5 Things You Can Learn From Your Dog That Will Increase Your Wellbeing
It’s no secret that owning a dog can benefit your health. It helps your heart (in more ways than one), keeps you active, reduces stress (most days!), fights off depression, and on and on.
If I went into every tiny detail that dogs teach us in the short time that we’re lucky enough to share our lives with them, this would be an extremely long post. When dogs bounce into our lives, they guide us into embracing the good parts of life -- even if we don’t realize it right away. They teach us about unconditional love, the importance of accepting ourselves, how freeing it is to actually live in the moment, that relaxation is key to not biting someone’s head off, and contentment is the magic key.
As Moby once said, “Dogs have boundless enthusiasm but no sense of shame. I should have a dog as a life coach.” So, if dogs were our life coach, what are some of the things we could learn from them that would help us lead a fuller life?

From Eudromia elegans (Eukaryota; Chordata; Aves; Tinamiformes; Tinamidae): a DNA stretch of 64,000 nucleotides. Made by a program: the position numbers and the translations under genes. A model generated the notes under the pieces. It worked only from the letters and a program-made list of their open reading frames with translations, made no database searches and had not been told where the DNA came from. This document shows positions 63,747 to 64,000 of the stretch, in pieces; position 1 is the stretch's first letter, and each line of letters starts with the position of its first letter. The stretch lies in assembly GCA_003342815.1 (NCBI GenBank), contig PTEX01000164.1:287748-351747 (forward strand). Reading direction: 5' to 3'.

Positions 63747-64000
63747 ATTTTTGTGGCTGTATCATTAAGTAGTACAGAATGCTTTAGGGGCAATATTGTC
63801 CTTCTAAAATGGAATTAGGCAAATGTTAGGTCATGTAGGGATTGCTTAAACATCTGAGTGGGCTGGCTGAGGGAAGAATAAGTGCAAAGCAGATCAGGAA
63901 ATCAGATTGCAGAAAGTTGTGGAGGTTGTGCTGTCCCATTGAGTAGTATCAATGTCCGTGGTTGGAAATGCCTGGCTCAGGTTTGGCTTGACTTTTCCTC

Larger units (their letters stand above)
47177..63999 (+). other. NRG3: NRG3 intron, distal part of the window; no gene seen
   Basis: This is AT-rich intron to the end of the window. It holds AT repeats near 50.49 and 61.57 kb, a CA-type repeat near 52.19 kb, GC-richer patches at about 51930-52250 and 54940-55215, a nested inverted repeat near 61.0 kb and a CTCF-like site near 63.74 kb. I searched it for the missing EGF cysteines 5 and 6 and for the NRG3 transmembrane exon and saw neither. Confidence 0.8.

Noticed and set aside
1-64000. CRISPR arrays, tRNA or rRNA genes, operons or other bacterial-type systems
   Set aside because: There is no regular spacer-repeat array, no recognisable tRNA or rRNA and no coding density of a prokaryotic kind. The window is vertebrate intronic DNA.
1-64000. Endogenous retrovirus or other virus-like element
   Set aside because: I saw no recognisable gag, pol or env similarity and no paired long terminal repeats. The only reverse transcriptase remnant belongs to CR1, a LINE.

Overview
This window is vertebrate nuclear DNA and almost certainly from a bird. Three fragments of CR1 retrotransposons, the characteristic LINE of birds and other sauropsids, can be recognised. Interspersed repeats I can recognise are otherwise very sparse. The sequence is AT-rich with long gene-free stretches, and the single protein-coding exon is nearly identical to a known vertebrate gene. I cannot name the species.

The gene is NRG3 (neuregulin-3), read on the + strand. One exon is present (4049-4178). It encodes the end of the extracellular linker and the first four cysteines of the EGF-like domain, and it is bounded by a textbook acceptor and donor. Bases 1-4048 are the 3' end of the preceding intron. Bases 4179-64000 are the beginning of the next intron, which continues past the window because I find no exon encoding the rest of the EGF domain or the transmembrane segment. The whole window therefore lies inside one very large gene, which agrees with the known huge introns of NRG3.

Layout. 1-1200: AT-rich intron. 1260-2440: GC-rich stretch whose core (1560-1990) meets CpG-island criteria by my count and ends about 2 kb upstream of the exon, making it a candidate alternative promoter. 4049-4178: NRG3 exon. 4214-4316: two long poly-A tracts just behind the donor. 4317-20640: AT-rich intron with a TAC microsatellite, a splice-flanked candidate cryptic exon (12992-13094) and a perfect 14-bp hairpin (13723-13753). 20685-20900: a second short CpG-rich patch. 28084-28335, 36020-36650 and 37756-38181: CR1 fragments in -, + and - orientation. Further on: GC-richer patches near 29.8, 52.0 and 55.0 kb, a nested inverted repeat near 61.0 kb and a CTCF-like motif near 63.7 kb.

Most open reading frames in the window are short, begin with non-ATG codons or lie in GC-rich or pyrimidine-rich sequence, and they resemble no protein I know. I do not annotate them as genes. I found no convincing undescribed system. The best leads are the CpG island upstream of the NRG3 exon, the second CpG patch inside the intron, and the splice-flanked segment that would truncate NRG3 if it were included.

Live in the present
Do you think dogs are ever running through their endless to-do lists in their heads? Think they’re overwhelmed with all of the things they have to do that day or even that week? That they keep replaying that simple comment they made to a friend about their new outfit that wasn’t overly flattering on them?
Nope. Most times, dogs are only overwhelmed when there are too many new smells at one time. And even then, the only thing they’re thinking about, is the now.
Researchers have found that people who live in the present are more content and less stressed (both emotionally and physically) than people who are constantly thinking about the future or holding onto the past. When you’re not worrying about the future (even the immediate future) your brain can focus more on the task at hand allowing you to be more productive. You appreciate what’s going on around you because you’re paying more attention and just taking it all in. Stop and smell the roses and all that.